Rules are Made to (at Least Sometimes) Be Broken

Today the Catholic Church celebrates the memorial of Saint Scholatica, twin sister of Saint Benedict. Scholastica followed her brother to Mounte Cassino, where she founded a religious order for women, not far from Benedict’s monastery. There, she dedicated her life to God.

I know very little about Scholastica’s life; it is the story of an incident that occurred immediately before her death that I love and that reminds us that slavish adherence to man-made rules is not necessarily required by God.

It is told that Benedict and Scholastica visited each other once a year in a farmhouse near their respective communities, since Benedictine rule forbade women inside the monsatery. They would spend the day taking and praying together. Near the end of one of those visits, Scholastica, sensing that she was close to death and asked her brother not to leave, but to stay with her until the next day.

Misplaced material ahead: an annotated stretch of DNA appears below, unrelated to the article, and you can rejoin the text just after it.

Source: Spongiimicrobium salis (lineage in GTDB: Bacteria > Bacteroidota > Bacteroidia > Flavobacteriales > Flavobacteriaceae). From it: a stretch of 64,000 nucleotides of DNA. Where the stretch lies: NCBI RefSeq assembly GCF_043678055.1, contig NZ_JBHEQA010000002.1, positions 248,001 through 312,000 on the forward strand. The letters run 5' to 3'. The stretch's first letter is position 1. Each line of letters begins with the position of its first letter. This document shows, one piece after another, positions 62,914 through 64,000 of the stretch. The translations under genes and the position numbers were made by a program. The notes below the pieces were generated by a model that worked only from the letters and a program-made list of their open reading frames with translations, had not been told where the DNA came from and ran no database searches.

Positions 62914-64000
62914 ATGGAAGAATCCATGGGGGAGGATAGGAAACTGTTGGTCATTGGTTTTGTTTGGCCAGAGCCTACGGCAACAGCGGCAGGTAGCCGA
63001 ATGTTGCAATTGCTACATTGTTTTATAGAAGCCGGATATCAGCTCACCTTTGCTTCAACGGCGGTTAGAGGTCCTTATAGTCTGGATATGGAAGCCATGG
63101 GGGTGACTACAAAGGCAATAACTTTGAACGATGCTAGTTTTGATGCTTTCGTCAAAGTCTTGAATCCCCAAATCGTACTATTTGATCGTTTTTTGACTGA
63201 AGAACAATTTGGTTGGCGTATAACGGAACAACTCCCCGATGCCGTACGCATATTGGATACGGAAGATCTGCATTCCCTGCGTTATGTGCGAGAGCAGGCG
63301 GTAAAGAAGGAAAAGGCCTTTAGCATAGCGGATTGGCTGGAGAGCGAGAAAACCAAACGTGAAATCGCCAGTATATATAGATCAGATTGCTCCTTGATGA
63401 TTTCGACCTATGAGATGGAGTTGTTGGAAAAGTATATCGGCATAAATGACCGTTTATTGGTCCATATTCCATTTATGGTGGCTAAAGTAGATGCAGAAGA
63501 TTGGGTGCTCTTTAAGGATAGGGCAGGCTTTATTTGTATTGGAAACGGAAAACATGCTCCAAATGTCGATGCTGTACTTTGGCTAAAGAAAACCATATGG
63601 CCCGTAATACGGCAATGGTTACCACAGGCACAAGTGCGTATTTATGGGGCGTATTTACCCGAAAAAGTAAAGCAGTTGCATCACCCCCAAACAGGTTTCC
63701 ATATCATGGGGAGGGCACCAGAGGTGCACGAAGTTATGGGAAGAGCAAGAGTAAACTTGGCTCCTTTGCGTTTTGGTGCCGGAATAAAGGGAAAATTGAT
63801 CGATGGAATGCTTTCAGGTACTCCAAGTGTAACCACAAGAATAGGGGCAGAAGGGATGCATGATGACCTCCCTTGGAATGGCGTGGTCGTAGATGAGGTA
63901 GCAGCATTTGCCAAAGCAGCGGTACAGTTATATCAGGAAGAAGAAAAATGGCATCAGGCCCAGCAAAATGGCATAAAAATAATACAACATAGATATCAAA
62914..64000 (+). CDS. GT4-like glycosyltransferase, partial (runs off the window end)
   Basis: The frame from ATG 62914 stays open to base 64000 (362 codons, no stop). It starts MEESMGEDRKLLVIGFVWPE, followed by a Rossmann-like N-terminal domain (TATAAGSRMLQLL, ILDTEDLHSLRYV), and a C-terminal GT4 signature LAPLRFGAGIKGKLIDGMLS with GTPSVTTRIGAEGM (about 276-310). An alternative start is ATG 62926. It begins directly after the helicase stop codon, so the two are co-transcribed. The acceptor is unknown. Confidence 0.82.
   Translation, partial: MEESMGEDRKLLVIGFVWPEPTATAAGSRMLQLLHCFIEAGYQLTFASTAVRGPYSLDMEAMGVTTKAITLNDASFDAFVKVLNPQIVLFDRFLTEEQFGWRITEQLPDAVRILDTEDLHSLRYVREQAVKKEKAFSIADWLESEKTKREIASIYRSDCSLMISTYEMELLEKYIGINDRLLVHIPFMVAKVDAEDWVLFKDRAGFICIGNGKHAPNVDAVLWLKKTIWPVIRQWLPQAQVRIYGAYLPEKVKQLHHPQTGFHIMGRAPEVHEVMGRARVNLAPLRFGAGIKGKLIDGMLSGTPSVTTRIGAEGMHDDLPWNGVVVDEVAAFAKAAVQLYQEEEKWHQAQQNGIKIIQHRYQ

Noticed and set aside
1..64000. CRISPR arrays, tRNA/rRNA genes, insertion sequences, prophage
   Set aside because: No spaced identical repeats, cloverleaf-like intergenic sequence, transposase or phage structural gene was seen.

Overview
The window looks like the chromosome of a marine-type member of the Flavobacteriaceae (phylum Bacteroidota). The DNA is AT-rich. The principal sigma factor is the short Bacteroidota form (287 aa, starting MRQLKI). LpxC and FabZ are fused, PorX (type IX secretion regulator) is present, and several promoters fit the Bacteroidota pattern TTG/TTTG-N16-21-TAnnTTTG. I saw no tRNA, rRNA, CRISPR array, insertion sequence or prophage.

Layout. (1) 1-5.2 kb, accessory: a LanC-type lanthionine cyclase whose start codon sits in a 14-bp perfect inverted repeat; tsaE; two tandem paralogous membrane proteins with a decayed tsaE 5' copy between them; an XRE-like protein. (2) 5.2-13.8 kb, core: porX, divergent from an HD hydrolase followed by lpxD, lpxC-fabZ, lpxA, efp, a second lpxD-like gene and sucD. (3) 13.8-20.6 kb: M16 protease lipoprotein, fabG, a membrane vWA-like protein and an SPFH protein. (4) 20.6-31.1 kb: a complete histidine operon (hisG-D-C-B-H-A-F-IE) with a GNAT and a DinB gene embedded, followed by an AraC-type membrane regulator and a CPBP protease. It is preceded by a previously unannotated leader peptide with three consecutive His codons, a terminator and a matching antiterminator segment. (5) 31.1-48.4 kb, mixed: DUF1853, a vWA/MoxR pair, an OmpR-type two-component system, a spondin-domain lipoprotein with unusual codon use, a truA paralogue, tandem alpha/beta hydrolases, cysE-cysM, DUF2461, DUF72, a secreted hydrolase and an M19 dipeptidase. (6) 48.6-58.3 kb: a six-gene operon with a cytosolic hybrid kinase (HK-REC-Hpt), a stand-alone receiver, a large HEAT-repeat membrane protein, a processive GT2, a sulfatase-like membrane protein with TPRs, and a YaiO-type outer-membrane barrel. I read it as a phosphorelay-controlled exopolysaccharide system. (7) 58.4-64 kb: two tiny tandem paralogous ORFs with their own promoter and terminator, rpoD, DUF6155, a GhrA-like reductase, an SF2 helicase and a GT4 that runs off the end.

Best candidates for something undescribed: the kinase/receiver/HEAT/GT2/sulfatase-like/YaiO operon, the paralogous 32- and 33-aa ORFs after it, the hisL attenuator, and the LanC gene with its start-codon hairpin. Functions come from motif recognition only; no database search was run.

Benedict refused her request. The Rule of Benedict prohibited him from spending a night away from the monastery. Not being able to persuade her brother to break his rule, Scholastica turned to God, praying that He let her brother remain. According to the story, her prayer was answered when God sent a severe enough thunderstorm to prevent Benedict from returning to his monastery. Her response when Benedict asked what she has done was simple: You wouldn’t grant my favor, but God did.

Scholastica and Benedict spent the night together in continued prayer and discussion. Three days later, Scholatica died.

Sure, there was good reason for the rule. But we need to recognize that our human rules are not inviolable and there are times when breaking them serves a greater good than adhering to them. God apparently thinks so too.